It was first proposed by a French telegraph engineer, M.L. Thevenin in 1883. There also exists an earlier statement of the theorem credited to Helmholtz. Hence it is also known as Helmholtz-Thevenin Theorem. It is useful when we wish to find the response only in a single resistance in a big network.

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Thevenin¶s Theorem 

Any two terminals AB of a network composed of linear passive and active elements may by replaced by a simple equivalent circuit consisting of
1. 2.

an equivalent voltage source Voc, and an equivalent resistance th in series.

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The voltage Voc is equal to the potential difference between the two terminals AB caused by the active network with no external resistance connected to these terminals. The series resistance Rth is the equivalent resistance looking back into the network at the terminals AB with all the sources within the network made inactive, or dead. 

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Illustrative Example 3 

Using Thevenin¶s theorem, find the current in
resistor R2 of 2 .

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Solution :
1. Designate the resistor R2 as ³load´.

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2. Pull out the load resistor and enclose the remaining network within a dotted box.

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3. Temporarily remove the load resistor R2, leaving the terminals A and B open .

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4. Find the open-circuit voltage across the terminals AB,

28  7 21 I! ! ! 4.2 A; 5 4 1 VAB ! 7  4.2 v 1 ! 11.2
5. This is called Thevenin voltage, VTh = VAB = 11.2 .

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6. Turn OFF all the sources in the circuit

Find the resistance between terminals A and B. This is the Thevenin resistance, RTh. Thus,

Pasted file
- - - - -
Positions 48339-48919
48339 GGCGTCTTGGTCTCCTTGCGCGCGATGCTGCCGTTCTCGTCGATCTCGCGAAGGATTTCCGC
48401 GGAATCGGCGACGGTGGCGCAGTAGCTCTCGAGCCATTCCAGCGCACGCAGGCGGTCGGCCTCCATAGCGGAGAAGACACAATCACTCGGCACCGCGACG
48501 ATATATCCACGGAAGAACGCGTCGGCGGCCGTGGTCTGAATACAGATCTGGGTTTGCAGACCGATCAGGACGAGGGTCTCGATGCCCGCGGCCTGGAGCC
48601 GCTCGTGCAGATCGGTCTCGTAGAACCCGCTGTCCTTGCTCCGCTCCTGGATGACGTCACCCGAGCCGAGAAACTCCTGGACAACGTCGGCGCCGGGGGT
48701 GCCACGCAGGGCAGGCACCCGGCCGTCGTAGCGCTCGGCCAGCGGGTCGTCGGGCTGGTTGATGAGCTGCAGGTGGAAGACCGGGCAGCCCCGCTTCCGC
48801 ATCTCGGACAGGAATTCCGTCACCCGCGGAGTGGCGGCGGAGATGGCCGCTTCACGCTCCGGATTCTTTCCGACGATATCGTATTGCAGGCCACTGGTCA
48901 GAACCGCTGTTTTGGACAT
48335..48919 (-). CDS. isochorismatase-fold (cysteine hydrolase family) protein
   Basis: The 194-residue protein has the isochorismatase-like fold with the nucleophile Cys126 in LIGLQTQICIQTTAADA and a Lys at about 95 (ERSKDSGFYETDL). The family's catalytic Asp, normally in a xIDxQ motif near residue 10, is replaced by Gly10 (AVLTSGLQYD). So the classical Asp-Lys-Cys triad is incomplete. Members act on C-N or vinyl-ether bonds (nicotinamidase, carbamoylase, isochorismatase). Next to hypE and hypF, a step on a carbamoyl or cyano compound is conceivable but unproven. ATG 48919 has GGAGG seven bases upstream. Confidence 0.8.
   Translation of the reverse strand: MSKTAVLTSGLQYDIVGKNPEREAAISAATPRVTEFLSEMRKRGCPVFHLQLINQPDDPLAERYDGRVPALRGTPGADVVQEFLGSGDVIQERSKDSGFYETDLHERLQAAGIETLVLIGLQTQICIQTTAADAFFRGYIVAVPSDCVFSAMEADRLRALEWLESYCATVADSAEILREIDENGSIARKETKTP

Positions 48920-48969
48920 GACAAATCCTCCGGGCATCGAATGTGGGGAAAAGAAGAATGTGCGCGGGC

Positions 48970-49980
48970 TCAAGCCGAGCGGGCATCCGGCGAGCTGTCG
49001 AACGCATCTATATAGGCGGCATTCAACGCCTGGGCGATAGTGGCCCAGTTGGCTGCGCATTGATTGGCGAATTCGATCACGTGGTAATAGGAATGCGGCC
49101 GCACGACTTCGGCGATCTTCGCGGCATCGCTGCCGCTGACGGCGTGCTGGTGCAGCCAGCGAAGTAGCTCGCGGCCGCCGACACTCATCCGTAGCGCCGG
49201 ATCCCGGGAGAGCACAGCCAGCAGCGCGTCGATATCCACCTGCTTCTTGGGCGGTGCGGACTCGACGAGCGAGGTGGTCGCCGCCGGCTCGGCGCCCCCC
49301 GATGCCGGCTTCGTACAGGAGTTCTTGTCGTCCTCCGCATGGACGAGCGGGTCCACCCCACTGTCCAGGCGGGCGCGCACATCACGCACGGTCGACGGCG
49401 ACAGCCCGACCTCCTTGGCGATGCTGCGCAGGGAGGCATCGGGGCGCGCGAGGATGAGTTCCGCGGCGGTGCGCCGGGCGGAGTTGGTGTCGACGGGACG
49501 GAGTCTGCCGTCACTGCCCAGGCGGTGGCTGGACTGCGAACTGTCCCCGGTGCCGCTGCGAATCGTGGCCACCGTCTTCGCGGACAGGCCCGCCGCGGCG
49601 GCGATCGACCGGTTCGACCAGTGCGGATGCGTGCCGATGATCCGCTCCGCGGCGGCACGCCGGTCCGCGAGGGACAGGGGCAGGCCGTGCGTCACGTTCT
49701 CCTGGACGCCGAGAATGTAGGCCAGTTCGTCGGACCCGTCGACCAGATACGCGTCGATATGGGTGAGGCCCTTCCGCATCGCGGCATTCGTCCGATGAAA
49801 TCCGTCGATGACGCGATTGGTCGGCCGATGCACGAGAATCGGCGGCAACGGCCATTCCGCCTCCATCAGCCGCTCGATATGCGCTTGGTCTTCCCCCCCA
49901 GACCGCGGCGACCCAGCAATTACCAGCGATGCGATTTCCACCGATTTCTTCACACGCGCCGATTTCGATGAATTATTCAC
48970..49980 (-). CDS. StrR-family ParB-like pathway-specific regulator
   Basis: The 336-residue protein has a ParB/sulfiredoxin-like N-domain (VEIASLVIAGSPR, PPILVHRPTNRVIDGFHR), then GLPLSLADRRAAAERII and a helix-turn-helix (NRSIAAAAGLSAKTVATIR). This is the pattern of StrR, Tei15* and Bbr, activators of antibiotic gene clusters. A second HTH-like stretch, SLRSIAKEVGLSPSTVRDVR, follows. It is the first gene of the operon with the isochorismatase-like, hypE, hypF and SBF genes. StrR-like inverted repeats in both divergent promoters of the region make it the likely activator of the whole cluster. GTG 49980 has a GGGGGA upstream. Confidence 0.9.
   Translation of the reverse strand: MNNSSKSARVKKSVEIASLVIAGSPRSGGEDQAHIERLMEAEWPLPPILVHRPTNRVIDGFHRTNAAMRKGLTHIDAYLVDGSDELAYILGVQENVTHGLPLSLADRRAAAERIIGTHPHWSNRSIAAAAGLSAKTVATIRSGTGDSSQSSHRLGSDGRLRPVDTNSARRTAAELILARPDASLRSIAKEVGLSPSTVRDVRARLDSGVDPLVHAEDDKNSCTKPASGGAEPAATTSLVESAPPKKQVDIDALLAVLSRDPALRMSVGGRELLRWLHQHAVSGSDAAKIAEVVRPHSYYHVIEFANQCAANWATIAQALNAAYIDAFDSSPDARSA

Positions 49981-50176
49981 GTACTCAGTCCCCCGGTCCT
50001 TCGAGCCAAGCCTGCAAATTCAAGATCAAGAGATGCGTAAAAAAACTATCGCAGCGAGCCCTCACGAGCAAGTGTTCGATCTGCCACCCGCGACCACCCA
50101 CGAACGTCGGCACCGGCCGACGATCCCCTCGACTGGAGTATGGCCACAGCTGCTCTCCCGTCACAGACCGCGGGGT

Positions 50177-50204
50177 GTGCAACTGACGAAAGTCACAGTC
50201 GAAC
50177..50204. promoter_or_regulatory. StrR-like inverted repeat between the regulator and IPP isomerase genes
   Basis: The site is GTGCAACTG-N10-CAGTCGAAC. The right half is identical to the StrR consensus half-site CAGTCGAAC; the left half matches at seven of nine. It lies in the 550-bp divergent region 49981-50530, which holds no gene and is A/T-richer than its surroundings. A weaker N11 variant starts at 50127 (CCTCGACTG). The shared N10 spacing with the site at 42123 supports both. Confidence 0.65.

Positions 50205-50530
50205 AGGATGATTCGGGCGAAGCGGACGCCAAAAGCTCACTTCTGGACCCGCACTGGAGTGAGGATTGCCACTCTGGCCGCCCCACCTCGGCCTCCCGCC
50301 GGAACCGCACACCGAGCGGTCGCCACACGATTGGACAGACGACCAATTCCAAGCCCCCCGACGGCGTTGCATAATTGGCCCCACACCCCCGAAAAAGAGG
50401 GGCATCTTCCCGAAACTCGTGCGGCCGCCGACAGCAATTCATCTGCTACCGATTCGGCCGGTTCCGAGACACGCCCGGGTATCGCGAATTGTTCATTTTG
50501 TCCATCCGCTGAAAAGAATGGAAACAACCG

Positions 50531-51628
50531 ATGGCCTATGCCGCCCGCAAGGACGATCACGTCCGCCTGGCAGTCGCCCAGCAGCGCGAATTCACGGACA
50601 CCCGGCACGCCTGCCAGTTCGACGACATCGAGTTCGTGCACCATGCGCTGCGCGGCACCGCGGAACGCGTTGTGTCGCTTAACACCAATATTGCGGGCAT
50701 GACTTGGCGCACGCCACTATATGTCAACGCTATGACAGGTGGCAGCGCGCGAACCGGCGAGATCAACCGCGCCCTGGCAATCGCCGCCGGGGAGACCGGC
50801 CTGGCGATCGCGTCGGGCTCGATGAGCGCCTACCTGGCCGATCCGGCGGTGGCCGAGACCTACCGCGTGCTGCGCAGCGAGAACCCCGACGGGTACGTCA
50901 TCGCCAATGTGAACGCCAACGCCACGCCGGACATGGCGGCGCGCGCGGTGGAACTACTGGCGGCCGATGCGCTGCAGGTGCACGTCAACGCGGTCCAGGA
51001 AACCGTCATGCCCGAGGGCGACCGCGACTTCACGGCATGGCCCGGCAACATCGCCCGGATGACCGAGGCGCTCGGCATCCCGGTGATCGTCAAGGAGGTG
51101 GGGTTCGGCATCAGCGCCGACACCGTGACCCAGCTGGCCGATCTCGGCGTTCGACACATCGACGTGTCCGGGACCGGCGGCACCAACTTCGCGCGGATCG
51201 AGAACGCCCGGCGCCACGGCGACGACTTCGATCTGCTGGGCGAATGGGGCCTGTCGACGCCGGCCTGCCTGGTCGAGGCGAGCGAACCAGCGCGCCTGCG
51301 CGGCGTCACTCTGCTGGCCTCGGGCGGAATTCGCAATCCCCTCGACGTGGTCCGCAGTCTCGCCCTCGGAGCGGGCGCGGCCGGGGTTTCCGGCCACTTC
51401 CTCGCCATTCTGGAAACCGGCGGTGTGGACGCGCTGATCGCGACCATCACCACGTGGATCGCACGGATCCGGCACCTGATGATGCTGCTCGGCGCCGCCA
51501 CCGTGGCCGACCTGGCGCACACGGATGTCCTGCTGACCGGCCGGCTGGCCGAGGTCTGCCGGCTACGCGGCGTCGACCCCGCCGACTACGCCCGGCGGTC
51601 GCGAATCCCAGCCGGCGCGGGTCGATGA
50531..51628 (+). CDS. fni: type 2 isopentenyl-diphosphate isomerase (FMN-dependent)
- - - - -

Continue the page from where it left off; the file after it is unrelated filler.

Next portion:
1v 4 RTh ! 1 ; || 4 ; ! ! 0.8 1 4
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7. The circuit within the dotted box is replaced by the Thevenin¶s equivalent, consisting of a voltage source of VTh in series with a resistor RTh,

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8. The load resistor R2 is again connected to Thevenin¶s
equivalent forming a single-loop circuit. ‡ The current I2 through this resistor is easily calculated,

VTh 11.2 I2 ! ! !4 A RTh  R2 0.8  2

Important Comment The equivalent circuit replaces the circuit within the box only for the effects external to the box.

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Example 4 

Using Thevenin¶s Theorem, find the current in the ammeter A of resistance 1.5 connected in an unbalanced Wheatstone bridge shown.

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Solution :

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12 I1 ! ! 0.75 A and 12  4 12 I2 ! ! 1.5 A 26 @ Voc ! VAB ! VAD  VBD ! 0.75 v 4  1.5 v 6 ! 6 V

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Ans. -1 A

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Benchmark Example 5
Again consider our benchmark example to determine voltage across 3- resistor by applying Thevenin¶s theorem.

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Solution : ‡ We treat the 3- resistor as load. ‡ Thevenin voltage VTh is the open-circuit voltage (with RL removed). ‡ We use source transformation.

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@

VTh ! 5 v 1 ! 5 V

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To compute RTh, we turn off all the sources in the circuit within box and get the circuit

Thus, RTh = 3 .
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3 VL ! 5 v ! 2.5 V 3 3
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Thevenin¶s Theorem for dependent sources
Case-I : When circuit contain both dependent and independent sources.
(i)

(ii)

(iii)